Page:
By Evan Casey
Diversity within a community has the ability to either divide a city, or connect it. However, Dominic Inouye of ZIP MKE, hopes that taking pride in the diversity of the many different neighborhoods across Milwaukee will do the latter.
Inouye started ZIP MKE following the Sherman Park riots in August of 2016, and he has since collected a wide array of photographs from each of the 28 zip codes across Milwaukee, showing the photos in galleries across the city. Inouye and volunteers also host public events and neighborhood walks in an effort to engage the community. One of the most recent efforts by ZIP MKE is a monthly event called
“(Dis)comfort Zones,” an open gathering where citizens from all across the city come together for game or movie nights.
“The idea was to get people out of their regular comfort zones and try something new, or something they haven’t done for a long time,” said Inouye. “Anytime anyone meets someone new there’s a certain level of discomfort involved, depending on the person, and traveling to a new part of the city for some is discomfort enough.”
The events are designed to gather the community in order to change how people view Milwaukee. The ultimate goal of the project is to bring about change, as the website states, “It is only when we see each other and the spaces we inhabit that we can begin to understand each other and seize the possibilities for change.”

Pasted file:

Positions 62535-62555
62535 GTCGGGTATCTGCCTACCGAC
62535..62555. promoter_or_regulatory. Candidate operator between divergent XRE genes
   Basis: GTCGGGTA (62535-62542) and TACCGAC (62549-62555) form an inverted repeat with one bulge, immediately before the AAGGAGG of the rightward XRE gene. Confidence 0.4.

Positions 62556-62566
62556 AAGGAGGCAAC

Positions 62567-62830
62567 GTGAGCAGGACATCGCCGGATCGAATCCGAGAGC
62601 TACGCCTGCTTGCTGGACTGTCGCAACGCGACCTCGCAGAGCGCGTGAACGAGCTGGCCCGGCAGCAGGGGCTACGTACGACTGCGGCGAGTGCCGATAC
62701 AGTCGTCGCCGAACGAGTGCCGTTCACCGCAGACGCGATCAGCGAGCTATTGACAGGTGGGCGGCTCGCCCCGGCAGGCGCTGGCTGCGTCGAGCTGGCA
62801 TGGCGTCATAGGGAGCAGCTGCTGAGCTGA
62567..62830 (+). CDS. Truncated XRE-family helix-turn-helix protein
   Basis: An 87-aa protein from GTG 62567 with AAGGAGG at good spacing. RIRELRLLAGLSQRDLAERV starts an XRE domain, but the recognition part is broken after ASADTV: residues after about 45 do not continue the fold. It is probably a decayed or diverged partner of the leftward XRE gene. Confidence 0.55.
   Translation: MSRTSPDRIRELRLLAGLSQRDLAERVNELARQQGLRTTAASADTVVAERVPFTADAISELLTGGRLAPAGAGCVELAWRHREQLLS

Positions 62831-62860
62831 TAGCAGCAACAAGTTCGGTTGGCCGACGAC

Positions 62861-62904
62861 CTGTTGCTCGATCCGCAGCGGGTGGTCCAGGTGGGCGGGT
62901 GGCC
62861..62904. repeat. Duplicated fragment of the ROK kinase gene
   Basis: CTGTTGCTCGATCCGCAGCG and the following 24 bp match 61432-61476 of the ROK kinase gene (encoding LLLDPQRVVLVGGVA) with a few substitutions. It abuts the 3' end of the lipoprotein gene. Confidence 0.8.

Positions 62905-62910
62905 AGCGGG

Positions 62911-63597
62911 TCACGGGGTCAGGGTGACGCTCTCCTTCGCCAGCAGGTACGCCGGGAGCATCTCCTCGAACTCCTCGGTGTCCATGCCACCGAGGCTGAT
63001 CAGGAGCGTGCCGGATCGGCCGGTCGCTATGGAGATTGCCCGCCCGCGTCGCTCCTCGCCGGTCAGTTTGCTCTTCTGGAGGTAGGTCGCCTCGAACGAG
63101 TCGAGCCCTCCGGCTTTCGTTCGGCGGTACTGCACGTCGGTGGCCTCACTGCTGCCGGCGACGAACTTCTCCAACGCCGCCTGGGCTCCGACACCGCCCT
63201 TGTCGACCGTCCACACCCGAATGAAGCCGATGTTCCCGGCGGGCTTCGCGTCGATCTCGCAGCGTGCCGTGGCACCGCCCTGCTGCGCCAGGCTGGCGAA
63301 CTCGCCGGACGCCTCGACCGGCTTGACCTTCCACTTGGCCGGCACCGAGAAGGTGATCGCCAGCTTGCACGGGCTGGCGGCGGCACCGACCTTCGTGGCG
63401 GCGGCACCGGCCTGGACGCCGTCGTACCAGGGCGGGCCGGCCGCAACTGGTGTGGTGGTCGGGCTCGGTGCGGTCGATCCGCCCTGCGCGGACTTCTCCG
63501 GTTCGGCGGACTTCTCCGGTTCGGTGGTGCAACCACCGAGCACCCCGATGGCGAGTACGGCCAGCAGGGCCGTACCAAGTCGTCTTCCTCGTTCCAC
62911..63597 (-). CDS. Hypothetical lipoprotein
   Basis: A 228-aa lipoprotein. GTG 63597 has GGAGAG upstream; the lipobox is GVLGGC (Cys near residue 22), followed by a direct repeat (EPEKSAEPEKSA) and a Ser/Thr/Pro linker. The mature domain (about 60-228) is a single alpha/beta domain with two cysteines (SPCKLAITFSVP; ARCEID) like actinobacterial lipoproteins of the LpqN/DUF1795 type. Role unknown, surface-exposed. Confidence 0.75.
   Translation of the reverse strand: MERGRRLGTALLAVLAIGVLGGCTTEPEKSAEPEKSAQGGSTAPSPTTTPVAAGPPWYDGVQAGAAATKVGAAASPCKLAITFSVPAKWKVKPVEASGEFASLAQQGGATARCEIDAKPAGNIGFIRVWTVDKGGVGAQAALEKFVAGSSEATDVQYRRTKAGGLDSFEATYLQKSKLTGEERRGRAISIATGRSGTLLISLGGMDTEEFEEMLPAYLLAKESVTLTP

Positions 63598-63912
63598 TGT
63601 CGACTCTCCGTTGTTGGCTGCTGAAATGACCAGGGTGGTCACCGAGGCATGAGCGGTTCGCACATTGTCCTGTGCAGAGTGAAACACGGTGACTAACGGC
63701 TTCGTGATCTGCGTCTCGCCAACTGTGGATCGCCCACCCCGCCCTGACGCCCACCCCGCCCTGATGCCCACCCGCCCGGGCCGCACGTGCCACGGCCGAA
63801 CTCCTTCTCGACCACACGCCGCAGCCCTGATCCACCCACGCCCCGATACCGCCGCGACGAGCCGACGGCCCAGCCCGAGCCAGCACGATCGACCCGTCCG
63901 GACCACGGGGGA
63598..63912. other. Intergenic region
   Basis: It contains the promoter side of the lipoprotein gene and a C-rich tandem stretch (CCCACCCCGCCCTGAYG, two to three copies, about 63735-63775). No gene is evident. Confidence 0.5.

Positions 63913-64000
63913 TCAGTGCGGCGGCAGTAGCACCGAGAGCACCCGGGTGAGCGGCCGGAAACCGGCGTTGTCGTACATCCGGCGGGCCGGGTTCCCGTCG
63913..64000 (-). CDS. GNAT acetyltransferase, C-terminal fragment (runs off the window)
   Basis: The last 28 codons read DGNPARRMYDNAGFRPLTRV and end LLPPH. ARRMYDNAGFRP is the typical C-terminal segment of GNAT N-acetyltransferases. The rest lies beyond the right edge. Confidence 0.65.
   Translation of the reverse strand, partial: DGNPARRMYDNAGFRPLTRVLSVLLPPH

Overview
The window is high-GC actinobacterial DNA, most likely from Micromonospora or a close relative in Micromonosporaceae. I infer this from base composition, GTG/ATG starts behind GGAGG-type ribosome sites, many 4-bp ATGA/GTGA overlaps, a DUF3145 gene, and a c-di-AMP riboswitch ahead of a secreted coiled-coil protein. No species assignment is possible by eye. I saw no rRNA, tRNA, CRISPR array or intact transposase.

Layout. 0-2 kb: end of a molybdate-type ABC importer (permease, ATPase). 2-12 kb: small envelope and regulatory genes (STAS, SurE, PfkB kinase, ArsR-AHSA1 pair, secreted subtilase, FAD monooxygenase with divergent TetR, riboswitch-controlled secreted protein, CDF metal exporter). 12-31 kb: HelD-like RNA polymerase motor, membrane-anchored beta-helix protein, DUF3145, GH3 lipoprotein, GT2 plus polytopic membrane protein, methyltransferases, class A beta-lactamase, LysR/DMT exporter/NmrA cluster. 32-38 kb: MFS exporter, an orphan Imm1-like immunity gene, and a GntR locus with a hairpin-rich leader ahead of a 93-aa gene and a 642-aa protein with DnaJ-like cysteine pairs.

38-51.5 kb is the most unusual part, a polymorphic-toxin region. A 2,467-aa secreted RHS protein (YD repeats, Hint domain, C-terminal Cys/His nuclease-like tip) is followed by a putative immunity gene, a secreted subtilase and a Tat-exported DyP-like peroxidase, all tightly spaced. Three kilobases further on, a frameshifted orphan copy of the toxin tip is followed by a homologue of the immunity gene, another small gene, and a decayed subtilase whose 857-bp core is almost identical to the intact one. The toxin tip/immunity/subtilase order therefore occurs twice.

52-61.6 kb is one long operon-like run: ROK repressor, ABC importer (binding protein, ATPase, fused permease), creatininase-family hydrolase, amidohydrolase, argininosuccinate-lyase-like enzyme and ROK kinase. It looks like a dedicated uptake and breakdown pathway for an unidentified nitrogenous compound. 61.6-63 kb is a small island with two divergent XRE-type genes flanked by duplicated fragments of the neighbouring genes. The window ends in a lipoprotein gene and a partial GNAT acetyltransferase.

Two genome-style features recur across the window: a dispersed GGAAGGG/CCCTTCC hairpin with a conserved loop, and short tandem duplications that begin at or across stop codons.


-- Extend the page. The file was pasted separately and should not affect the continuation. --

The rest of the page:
January’s event was titled “Building Bridges: An MKE Hero Journey.” It invited participants of all ages and backgrounds to build an actual bridge from materials that they collected after completing certain tasks as a group, such as completing a puzzle. There were discussions along the way about building metaphorical bridges in their lives.
“The hope was that they would also build real personal bridges, too, among people on their team,” said Inouye.
Elizabeth Cruz is part of the ZIP MKE planning team and was present at the event as well. She volunteered as an activity coordinator the night of the event.
“It was beneficial to me because it allowed me to come out of my comfort zone and to be part of a community,” said Cruz. “A community that’s not just focused in the area I live in, but all of Milwaukee.”
ZIP MKE is continuing to change and evolve their mission as they go along, looking for new venues and different ways to engage the people of Milwaukee. Inouye hopes to add different kinds of experiences and methods to heighten the visibility of the project, such as using music or reading to immerse people in the project.
“For ZIP’s part, we can continue to image and re-image the city as authentically, truthfully, and beautifully as possible,” said Inouye, “so as to provide a backdrop for all the positive work being done in the city.”